Memorandum by the Assistant Chief of the Division of European Affairs (Henderson) to the Assistant Secretary of State (Berle)36
Mr. Berle: In our opinion the advisability of taking up the matter of the Catholic priests with Mr. Litvinov will depend upon the attitude [Page 1004]which he displays upon his arrival here.37 It is our thought that one of the executives of the Department might engage in a little exploratory and preparatory work with Litvinov and, if he displays a willingness to listen to suggestions relating primarily to the internal affairs of the Soviet Union, discuss with him frankly the questions of the Roman Catholic and other priests.38 It would, of course, be impressed upon Mr. Litvinov that the discussions were being entered into not with the intention to interfere in Soviet internal affairs but in the hope that the Soviet Government might possibly take without any great danger to itself certain action which would tend to facilitate this Government in its efforts to extend the maximum of assistance to the Soviet Union.
It is of course possible that it might become clear from the exploratory conversations with Litvinov that it is not yet opportune to take up with Soviet officials matters relating primarily to the manner in which the Soviet Government is conducting affairs in Russia.
- Assistant Secretary of State Berle noted his agreement with the course of action proposed in this memorandum.↩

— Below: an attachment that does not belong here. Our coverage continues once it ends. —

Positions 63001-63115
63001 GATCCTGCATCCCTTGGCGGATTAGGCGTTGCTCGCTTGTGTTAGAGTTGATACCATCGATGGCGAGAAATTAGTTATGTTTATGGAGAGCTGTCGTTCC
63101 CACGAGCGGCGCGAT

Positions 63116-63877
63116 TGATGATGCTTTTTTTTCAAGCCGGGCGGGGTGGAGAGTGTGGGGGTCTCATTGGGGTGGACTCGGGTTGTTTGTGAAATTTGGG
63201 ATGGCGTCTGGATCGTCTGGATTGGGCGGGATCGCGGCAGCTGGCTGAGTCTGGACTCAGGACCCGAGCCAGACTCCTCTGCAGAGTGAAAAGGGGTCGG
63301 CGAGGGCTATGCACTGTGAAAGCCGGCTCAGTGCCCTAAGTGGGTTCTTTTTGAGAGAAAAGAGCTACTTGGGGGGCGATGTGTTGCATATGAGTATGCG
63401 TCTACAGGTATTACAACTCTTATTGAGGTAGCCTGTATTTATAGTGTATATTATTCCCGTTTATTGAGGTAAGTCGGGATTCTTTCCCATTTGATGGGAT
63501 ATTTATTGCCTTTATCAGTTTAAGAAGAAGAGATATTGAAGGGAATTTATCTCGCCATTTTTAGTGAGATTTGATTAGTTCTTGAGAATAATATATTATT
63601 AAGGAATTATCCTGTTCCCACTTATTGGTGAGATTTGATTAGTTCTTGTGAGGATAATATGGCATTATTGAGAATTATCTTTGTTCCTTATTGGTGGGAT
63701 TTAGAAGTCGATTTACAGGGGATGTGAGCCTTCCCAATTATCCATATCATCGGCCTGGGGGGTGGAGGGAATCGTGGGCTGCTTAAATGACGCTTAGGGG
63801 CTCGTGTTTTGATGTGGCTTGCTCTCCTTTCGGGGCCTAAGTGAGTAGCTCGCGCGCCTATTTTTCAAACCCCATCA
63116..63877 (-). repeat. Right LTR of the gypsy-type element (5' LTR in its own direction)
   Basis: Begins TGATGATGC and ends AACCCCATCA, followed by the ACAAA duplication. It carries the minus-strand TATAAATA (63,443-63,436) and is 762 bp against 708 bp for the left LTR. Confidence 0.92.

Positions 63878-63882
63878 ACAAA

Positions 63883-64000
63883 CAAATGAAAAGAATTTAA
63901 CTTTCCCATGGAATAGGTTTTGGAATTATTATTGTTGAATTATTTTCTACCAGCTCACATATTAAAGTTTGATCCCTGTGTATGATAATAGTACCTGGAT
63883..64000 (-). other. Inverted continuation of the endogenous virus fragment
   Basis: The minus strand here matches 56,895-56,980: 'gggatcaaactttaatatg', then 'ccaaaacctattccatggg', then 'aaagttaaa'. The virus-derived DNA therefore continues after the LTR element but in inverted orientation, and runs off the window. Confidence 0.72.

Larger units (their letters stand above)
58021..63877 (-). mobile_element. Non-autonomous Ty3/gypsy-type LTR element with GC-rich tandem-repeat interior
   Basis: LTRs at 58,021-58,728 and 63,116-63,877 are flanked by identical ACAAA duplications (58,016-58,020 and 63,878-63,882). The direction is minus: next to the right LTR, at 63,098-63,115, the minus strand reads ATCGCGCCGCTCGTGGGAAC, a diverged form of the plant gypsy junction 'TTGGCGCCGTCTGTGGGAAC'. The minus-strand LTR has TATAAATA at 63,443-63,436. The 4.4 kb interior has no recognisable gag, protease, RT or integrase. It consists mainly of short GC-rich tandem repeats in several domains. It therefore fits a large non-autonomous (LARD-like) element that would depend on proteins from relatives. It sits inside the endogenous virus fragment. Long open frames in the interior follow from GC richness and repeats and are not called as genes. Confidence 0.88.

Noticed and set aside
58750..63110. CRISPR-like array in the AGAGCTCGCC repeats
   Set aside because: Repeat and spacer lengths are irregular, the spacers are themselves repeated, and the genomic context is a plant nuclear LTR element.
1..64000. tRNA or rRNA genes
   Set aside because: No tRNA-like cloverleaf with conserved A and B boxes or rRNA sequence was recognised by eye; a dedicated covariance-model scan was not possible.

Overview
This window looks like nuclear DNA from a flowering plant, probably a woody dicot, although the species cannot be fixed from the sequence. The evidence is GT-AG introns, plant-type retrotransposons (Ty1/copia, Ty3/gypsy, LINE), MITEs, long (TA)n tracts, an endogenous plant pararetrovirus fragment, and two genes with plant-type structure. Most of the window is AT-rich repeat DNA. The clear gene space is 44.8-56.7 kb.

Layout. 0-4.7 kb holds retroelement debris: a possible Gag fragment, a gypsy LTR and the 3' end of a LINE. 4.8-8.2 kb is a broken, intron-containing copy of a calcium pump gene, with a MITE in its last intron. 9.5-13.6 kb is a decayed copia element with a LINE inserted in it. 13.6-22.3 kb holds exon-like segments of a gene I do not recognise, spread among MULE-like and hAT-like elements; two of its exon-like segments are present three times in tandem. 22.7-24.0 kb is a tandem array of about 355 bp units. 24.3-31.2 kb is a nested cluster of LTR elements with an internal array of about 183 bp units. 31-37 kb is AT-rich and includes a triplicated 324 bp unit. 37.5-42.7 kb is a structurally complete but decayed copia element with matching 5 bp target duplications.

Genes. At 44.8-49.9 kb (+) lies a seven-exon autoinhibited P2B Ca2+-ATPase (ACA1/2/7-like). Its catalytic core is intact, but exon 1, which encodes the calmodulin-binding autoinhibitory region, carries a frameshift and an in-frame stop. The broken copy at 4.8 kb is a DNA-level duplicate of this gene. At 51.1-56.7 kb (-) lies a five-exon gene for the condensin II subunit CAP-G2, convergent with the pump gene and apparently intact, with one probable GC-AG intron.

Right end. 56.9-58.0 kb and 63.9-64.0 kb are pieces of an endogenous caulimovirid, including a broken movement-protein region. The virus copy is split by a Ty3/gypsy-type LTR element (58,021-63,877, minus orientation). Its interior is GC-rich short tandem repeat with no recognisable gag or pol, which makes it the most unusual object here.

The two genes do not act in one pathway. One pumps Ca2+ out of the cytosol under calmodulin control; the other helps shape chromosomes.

- Maxim Maximovich Litvinov presented his credentials and the letter of recall of Konstantin Alexandrovich Umansky as Ambassador on December 8, 1941; see memorandum of December 8 by Secretary of State Hull, p. 661.↩
- The Majority Leader of the House of Representatives, John W. McCormack, had discussed with Assistant Secretary of State Adolf A. Berle, Jr., the advantage that would come “from a psychological angle in the United States” if something could be done to liberate 135 Roman Catholic priests who were publicly described as being held since 1939 in Soviet prisons or concentration camps. Mr. Berle thought it was “pretty clear that this would mean definite assistance in allaying some of the Catholic opposition to aid to Russia.” An address critical of President Roosevelt’s policy, delivered in Chicago, Illinois, on November 12, 1941, by the Rt. Rev. Fulton J. Sheen, as reported in the Boston American, November 12, 1941, p. 16, had been sent to Mr. Berle by Mr. McCormack on November 19, 1941. (861.404/460½)↩